Nevertheless, funding is not the only resource that zoos have to protect wildlife; there are examples of smaller institutions that perform equally commendable work for biodiversity. The Jersey Zoo, for instance, with just over 200,000 visitors a year, is not a large institution. However, they are able to generate more than two million euros per year for their conservation projects in Madagascar,Brazil, or Sumatra, among others. Moreover, as mentioned at the beginning of this post, they raised funds and provided the required expertise to react swiftly during the Mauritius crisis in the middle of a global crisis (2) (Figure 7).
Dublin Zoo has also managed to raise more than a million euros through public donations (15), allowing the Zoo to remain open and continue the support of key conservation projects around the world. ChesterZoo (Figure 6) is another renown European institution that manages several successful conservation programs worldwide. Here they have established adoption programs engaging kids to adopt hundreds of animals (16).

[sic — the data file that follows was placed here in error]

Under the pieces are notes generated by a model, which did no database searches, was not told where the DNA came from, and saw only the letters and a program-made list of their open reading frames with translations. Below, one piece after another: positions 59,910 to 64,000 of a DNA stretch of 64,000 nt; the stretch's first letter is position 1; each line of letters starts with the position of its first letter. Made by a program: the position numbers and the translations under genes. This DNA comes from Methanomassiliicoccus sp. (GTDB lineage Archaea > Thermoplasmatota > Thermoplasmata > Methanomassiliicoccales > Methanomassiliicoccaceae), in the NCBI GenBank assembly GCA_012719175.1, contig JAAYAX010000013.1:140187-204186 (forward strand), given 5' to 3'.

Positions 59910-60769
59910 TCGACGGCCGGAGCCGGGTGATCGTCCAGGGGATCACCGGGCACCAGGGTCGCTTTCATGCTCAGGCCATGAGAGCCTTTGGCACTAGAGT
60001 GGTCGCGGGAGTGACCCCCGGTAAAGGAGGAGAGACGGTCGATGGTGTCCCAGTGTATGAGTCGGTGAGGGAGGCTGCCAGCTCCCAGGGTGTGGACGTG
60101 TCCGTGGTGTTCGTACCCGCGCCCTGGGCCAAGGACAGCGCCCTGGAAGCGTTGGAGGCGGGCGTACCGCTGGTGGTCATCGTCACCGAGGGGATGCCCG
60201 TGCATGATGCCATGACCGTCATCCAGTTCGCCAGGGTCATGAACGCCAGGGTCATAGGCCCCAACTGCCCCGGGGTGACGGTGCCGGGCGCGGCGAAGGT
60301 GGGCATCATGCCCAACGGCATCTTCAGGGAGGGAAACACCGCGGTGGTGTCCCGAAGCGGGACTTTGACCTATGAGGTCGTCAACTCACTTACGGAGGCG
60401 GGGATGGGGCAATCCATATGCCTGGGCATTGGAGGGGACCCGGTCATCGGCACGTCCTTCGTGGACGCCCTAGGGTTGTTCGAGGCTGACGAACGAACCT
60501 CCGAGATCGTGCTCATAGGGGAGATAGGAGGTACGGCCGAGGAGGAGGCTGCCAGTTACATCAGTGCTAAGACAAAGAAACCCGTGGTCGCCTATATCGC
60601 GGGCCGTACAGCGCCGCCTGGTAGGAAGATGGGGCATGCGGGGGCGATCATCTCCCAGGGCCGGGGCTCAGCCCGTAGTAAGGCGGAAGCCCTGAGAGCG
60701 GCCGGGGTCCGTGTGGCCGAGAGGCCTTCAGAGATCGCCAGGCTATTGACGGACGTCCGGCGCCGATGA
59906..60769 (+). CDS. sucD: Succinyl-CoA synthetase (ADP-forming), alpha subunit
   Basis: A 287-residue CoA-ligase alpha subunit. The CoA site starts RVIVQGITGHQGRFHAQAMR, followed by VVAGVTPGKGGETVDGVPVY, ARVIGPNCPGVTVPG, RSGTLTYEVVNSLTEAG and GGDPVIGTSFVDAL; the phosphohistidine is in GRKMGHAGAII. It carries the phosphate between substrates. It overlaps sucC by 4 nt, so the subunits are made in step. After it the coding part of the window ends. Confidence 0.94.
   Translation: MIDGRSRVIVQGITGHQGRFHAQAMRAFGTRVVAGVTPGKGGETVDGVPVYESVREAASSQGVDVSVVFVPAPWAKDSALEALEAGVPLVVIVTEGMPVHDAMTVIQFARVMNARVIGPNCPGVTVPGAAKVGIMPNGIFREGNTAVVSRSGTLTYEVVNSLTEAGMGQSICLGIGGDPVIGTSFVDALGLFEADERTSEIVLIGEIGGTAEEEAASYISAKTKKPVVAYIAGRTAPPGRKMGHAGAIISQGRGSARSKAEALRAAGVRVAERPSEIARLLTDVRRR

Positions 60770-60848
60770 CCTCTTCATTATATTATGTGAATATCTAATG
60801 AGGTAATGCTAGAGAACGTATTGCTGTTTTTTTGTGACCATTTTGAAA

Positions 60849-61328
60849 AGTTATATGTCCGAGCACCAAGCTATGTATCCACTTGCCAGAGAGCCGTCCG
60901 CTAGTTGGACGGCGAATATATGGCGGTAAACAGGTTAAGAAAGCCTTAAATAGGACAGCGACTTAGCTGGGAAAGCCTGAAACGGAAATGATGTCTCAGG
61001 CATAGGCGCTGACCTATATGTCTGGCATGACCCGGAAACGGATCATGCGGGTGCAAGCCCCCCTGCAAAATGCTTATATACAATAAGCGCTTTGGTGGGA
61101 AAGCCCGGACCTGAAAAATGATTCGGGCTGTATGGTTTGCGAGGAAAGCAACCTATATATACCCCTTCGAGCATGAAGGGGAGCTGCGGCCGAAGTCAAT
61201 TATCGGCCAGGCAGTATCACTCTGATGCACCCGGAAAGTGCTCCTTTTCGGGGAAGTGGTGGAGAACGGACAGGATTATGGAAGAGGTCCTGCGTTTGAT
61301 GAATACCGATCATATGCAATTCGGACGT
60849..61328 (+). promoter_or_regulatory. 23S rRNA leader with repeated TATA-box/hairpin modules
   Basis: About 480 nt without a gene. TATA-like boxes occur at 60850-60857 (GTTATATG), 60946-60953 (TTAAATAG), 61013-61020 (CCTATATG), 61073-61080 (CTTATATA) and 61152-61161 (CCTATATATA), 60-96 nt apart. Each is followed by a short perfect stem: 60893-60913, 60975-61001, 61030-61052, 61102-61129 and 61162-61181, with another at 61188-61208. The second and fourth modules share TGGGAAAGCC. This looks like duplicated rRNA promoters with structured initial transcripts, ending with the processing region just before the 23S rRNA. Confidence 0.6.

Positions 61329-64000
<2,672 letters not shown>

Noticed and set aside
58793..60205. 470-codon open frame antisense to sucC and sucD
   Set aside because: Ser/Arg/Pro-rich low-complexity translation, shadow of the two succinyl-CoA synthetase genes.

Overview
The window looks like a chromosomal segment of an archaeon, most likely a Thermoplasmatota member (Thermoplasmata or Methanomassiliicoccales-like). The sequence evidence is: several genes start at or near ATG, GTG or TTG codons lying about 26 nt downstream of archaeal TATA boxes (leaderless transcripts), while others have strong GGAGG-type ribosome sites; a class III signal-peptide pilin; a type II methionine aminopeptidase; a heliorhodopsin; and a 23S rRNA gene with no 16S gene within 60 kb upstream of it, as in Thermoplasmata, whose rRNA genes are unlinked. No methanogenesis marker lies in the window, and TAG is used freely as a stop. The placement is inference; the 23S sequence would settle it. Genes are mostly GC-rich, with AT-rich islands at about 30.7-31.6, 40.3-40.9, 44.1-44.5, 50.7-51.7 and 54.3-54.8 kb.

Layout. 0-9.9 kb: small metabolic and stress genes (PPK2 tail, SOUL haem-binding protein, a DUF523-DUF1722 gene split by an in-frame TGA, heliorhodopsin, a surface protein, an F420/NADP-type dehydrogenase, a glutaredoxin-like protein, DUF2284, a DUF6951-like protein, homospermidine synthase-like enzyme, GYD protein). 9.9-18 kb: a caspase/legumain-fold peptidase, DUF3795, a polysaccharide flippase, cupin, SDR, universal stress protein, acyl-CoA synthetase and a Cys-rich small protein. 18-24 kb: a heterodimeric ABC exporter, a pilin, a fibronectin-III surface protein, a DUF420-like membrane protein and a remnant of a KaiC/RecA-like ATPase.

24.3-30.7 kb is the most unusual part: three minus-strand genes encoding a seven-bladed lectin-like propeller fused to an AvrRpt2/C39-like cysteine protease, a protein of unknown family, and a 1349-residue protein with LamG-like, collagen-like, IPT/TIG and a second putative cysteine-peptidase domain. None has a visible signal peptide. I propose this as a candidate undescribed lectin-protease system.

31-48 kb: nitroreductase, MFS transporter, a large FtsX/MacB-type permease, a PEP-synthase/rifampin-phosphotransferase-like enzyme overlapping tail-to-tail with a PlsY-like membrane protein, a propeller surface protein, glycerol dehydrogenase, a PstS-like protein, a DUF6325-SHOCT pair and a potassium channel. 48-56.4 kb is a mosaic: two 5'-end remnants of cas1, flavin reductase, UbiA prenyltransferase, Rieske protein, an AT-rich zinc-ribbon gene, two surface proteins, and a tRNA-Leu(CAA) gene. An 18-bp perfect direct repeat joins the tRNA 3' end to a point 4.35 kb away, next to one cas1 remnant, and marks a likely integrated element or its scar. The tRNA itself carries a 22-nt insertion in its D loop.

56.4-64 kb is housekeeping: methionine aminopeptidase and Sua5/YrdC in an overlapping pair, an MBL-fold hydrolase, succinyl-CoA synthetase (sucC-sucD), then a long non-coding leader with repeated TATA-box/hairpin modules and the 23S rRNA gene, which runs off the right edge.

The institutions mentioned above are nonprofit organizations. There are also private for-profit, as well as public zoos. While the search for profit might influence the operations of private entities, it doesn't mean these organizations are implementing bad practices and cannot play a major role in conservation. The Singapore Zoo is an example that profit is not at odds with progressive zoos as centers for the conservation of biodiversity. This private self-funded organization holds the reputation of being the most beloved and respected zoo by its local people (17) with world leading conservation and animal welfare practices (18). Supporting over 50 conservation projects in the most threatened ecosystems of Southeast Asia, the Singapore Zoo is also responsible for the rescue and rehabilitation of their local wildlife. In times of crisis, the Singapore Zoo has established a new foundation (Mandai Nature) to multiply its resources in the fight against biodiversity loss, showcasing a clear determination to fulfill their institutional vision (19) (Figure 8).